Morelia Cathedral

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The pink stone of the Cathedral of Morelia

Morelia Cathedral (Spanish: Catedral de Morelia (San Salvador))[1] is a Baroque-style, Roman Catholic cathedral located in the center of the city of Morelia, Michoacán, Mexico. It is the seat of the Roman Catholic Archdiocese of Morelia.

History[edit]

Construction of the church building, using local pink stone, began in 1660, but was only completed in 1744, after 84 years. The interior is bedecked with both baroque and neoclassical decoration.

The church interior displays an elaborate 18th-century baroque altar frame titled Manifestador de la Plata (Silver-Manifestation). The Baptismal Font (Pila Bautismal), also of silver, was built in a neoclassical-style. The monumental organ, imported from Germany in 1905, was the largest organ in the Western Hemisphere at the time.[2][3] It consists of 4600 flutes or pipes.[4]

Main facade

Outside, the 70 meter high bell-towers are prominent from afar. The cathedral is reputedly the only one in Mexico not oriented toward the East, but to the north.[citation needed]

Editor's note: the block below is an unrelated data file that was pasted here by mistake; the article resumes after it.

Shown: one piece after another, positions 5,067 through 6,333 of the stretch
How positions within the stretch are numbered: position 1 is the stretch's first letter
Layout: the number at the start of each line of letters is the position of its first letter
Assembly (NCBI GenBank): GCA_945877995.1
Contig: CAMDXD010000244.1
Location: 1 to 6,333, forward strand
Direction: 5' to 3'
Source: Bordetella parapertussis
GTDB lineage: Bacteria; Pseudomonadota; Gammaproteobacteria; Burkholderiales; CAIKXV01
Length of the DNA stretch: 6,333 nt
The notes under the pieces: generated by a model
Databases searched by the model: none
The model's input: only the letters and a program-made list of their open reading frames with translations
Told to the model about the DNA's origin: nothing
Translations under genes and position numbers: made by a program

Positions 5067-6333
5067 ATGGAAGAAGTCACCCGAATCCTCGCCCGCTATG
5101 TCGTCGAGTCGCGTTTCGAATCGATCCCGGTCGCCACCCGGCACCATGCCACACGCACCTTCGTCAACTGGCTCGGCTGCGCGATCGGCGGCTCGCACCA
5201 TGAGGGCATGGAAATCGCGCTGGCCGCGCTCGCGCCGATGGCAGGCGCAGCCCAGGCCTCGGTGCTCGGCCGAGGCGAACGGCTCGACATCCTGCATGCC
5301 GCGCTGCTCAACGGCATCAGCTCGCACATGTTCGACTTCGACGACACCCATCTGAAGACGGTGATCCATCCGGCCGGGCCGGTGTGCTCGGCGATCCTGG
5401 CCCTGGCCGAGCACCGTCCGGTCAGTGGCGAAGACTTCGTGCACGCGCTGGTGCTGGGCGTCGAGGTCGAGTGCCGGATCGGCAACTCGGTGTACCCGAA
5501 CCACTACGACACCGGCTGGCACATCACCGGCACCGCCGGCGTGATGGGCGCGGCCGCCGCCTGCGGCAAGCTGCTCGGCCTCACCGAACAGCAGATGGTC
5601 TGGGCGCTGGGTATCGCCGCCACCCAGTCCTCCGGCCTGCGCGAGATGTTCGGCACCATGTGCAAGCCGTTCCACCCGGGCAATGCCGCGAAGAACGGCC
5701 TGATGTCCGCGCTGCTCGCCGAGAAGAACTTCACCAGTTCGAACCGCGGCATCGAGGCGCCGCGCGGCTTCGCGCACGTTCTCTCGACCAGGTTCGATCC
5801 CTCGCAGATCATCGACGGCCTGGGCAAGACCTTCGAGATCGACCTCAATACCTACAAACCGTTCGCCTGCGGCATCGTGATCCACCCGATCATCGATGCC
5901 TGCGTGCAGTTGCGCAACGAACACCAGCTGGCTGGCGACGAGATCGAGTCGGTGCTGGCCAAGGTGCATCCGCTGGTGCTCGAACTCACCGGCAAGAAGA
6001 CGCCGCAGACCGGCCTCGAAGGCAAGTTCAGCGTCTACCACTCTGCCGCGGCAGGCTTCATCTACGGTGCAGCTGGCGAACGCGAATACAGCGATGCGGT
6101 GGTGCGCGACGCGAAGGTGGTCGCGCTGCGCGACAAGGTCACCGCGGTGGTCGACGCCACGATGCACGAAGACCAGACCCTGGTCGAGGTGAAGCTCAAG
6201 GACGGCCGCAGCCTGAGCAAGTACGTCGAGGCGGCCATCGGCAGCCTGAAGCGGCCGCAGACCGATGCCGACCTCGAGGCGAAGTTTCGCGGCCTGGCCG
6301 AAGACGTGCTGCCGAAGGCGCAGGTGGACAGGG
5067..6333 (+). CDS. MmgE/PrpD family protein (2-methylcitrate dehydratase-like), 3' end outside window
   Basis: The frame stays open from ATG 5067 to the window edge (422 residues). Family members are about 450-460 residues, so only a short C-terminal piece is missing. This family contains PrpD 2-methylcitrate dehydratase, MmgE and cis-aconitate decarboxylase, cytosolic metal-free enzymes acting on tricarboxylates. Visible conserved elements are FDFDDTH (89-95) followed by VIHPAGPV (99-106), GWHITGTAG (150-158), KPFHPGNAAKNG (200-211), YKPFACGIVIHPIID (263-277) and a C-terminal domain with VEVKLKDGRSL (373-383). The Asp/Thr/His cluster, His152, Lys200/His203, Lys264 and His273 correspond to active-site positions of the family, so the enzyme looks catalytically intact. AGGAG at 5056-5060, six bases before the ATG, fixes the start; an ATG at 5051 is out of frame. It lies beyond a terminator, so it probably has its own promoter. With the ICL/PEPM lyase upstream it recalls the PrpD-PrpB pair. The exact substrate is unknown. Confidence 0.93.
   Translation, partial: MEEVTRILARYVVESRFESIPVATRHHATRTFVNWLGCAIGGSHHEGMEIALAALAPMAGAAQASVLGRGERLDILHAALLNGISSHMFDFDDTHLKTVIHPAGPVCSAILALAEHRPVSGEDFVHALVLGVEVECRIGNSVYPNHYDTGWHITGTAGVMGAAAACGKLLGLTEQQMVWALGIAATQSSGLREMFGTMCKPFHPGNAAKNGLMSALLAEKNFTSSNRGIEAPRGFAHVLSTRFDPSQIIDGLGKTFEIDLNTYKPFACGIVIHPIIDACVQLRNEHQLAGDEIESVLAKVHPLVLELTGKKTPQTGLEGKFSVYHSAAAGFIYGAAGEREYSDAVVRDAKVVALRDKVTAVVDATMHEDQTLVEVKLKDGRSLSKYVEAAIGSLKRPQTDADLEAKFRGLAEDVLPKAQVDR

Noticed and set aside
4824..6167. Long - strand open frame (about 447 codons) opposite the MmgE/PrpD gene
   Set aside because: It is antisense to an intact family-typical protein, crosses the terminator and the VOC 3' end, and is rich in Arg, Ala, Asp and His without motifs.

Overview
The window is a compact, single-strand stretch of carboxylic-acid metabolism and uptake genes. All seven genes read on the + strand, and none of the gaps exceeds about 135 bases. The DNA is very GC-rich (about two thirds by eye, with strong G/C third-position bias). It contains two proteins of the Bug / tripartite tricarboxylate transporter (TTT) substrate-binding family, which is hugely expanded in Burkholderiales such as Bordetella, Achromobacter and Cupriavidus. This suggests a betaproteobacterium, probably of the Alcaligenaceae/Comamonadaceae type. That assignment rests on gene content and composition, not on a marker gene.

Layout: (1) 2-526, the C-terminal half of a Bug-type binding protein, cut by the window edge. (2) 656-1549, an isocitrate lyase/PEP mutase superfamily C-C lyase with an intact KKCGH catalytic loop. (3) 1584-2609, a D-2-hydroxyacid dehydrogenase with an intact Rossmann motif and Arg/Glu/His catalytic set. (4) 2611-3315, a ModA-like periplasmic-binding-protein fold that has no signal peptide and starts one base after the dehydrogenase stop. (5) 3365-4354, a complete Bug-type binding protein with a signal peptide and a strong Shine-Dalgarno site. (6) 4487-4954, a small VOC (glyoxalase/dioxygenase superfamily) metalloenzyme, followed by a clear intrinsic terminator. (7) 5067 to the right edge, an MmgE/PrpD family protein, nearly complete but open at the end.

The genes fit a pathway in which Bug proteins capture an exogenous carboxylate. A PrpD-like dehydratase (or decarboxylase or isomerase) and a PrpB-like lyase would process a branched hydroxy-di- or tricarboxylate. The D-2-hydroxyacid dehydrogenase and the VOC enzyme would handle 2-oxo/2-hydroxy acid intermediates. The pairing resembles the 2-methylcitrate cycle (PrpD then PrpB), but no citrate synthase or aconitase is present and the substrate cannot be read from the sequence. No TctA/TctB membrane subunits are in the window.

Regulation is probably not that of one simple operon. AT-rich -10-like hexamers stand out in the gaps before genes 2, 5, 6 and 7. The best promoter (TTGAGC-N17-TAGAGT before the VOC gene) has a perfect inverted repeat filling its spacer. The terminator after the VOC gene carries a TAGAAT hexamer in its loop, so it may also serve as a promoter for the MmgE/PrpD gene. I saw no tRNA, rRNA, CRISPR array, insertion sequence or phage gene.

An icon titled the Señor de la Sacristía (Lord of the vestry), is made in a style influenced by pre-Christian art of "corn cane paste", the 16th century, as well as valuable paintings located in the sacristy and the chapter. This icon and the image of the Sacred Heart of Jesus, patron of the city, are commonly venerated. The cathedral is dedicated to the Transfiguration.

According to the critic and art historian Sylvester Baxter, the cathedral in Morelia is the most beautiful of all Mexican cathedrals. The cathedral, on some Saturdays, is the site for a spectacle of light, sound and fireworks. The church is also the sponsor of many artistic and cultural events, like the International Organ Festival of Morelia, and International Music Festival of Morelia.

References[edit]

  1. ^ "Catedral de Morelia (San Salvador)". Secretariat of Culture. Retrieved 16 February 2016. 
  2. ^ Vega Núñez, Alfonso (1954). "The Morelia Cathedral Organ". Smithsonian Folkways. Retrieved 16 February 2016. 
  3. ^ Bush, Douglas Earl; Kassel, Richard (2006). The Organ: An Encyclopedia. New York: Routledge. p. 350. ISBN 0-415-94174-1. Retrieved 16 February 2016. 
  4. ^ "Michoacán" (PDF). Secretariat of Tourism (Mexico). p. 3. Retrieved 16 February 2016. 


Coordinates: 19°42′10″N 101°11′31″W / 19.7028°N 101.192°W / 19.7028; -101.192